Now… how do we fix it?

Well, first and foremost, we have to address what we are eating. At minimum, you should look into reducing and (ideally) eliminating refined carbohydrates and simple sugars. At the same time, we need to start incorporating more whole foods in their natural, unprocessed forms. These should be mainly vegetables, fruits, nuts, seeds, and whole grains.

Today we live in a world where there is no shortage of food options, but many of them happen to be questionable or even detrimental to our health.  Instead, the goal to should be to consume minimally processed, organic foods that are as close to their natural state as possible.  These basics give you these baseline of where to get started:

  • Eat real foods, withat least 50% of each plate being vegetables.
  • Eat a diet primarily of vegetables, fruits, nuts, seeds, lean proteins, and healthy fats.
  • Choose pasture-raised, organic, grass-fed, and/or wild animal meats and fish.
  • Eat and assortment of different-colored vegetables and fruits (eat the rainbow).
  • Drink clean water.
  • Eat fermented foods to balance your gut flora, like kimchi and sauerkraut.
  • Cut out inflammatory foods, like simple carbohydrates, sugars, processed foods, and candies.
  • 80% of the time eat right, allowing yourself 20% “wiggle room.”
  • Drink lemon water in the morning, it helps boost metabolism and liver function.
  • Look for foods that are high in fiber (whole foods) and low in sugar.
  • Eliminate all packaged foods, if possible. 
  • Be sure to read ALL ingredient labels.
  • Never eat out of a box or bag.
  • Eat greens at least twice per day.
  • Choose organic foods as often as possible.
  • Listen to your body!

To take this a step further, it is important to focus on non-GMO organic products, and increase fiber intake and prebiotic foods. Supporting the healthy gut bacteria will help further complicate issues that could potentially lead to SIBO or other gut-related problems. Additionally, it is important to eliminate these foods while going through the healing process:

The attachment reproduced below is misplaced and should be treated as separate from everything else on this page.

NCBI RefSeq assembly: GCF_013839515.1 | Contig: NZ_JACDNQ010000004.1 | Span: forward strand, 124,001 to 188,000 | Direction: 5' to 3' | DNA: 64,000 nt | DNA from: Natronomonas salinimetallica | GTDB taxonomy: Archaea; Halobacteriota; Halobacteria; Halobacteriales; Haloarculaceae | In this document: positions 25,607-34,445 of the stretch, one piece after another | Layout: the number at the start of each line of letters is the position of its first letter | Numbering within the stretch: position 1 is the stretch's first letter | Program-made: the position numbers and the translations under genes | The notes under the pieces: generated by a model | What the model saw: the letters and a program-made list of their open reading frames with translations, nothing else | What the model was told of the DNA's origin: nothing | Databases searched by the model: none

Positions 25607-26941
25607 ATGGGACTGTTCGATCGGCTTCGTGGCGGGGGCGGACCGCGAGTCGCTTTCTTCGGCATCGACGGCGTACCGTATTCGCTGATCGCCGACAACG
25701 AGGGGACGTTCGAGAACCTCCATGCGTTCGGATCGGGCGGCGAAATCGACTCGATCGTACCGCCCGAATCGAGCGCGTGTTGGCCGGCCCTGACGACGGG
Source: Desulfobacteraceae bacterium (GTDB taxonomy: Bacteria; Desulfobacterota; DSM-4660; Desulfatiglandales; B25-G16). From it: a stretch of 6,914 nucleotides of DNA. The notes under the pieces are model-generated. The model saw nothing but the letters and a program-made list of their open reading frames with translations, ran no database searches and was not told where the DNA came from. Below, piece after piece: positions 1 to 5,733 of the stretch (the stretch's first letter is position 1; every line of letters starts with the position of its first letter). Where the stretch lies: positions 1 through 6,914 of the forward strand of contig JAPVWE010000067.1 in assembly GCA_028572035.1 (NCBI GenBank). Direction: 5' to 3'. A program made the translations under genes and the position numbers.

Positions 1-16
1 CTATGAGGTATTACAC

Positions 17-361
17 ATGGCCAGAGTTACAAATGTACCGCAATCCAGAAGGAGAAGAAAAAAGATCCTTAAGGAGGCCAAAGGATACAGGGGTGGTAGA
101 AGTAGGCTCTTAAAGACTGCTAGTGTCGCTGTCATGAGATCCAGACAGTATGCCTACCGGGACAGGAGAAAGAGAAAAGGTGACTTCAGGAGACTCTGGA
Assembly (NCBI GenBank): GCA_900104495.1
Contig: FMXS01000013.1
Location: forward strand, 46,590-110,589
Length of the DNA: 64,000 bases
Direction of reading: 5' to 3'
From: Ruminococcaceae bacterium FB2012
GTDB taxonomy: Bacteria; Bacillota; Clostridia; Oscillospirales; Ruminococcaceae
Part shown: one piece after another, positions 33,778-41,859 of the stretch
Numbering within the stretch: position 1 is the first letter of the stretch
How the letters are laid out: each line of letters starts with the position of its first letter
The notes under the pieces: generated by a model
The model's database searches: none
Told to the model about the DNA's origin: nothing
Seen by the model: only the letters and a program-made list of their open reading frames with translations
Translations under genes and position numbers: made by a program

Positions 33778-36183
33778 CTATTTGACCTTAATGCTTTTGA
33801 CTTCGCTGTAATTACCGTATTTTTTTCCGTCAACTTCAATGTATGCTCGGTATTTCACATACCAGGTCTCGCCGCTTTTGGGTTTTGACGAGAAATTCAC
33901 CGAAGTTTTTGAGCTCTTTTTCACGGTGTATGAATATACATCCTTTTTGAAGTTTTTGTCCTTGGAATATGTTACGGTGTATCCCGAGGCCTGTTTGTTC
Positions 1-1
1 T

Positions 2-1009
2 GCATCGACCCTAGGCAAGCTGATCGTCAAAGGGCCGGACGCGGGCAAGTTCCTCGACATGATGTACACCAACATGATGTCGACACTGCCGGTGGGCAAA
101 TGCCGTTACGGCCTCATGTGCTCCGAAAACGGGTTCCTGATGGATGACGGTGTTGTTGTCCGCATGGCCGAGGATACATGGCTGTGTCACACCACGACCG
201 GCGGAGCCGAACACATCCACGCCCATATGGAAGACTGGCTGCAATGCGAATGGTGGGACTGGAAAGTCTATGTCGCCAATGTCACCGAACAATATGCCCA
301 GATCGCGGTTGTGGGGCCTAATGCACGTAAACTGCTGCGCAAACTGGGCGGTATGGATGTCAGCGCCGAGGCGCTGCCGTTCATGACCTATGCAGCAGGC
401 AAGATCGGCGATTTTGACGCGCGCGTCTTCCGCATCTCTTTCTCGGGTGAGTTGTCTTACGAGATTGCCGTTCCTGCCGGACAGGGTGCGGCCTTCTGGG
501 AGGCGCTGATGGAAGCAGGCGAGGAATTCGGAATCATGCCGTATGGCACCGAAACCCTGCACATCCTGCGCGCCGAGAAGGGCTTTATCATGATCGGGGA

• Alcohol
  • Carbonated beverages, sugary drinks or energy drinks
  • Artificial sweeteners
  • Fried foods
  • Vegetable oils, including canola oil
  • Spicy foods
  • Processed foods

Secondly, we need to address the low stomach acid levels, and bring those levels back up to normal. Personally, I have seen fantastic improvement with Beatine HCl (with pepsin) and digestive enzyme supplementation.

HCl and pepsin will aid the stomach in its role in digestion.  Adding HCl to your meal will help reduce the load on the dysfunctional stomach.  In terms of dosage, it is going to depend a lot on the individual. Generally, you can start with 1 tablet per meal. If you still experience heartburn, up it to 2, then 3, etc. until you find a dose that is right for you. You are going to monitor this over time. As you stomach begins to heal, you will notice you will have to reduce the dosage.

Additionally, you can try a tablespoon of apple cider vinegar in 4-8oz. of water prior to a meal.

Digestive enzymes help you break down and absorb your food properly. You ever hear the phrase, “you are what you eat?” Well technically, we are only what we are able to absorb. You can start with one pill at the start of meal.

There are certain micronutrients that play key role in the inflammation process, and insufficient amounts of them can promote chronic inflammation.  Again, this can have far-reaching consequences, affecting everything from hormone balance, to immune system function, to properly managing stress.  Deficiencies in antioxidants (like zinc, selenium, and vitamins A, C, and E), vitamin D, omega-3 fatty acids, magnesium, and certain B vitamins most common.  In the case of GERD, certain nutrients like B12 and important amino acids.

Along these same lines, consuming fermented foods frequently can be of benefit.  Foods like organic sauerkraut, coconut yogurt, kefir, kombucha, grass-fed raw dairy fermented products, and pickles are great options. Probiotics and enzymes within these foods help to improve your microbiome and enhance HCL production.

Hope this helps!


Though based in research, personal, and clinical experience, the opinions in this article should not be taken as medical advice. Botanical medicine and nutraceuticals should be treated with the same caution and care as pharmaceuticals, as both have the potential for strong, potentially adverse effects and allergic reactions. Please consult a trained, licensed health care practitioner before proceeding.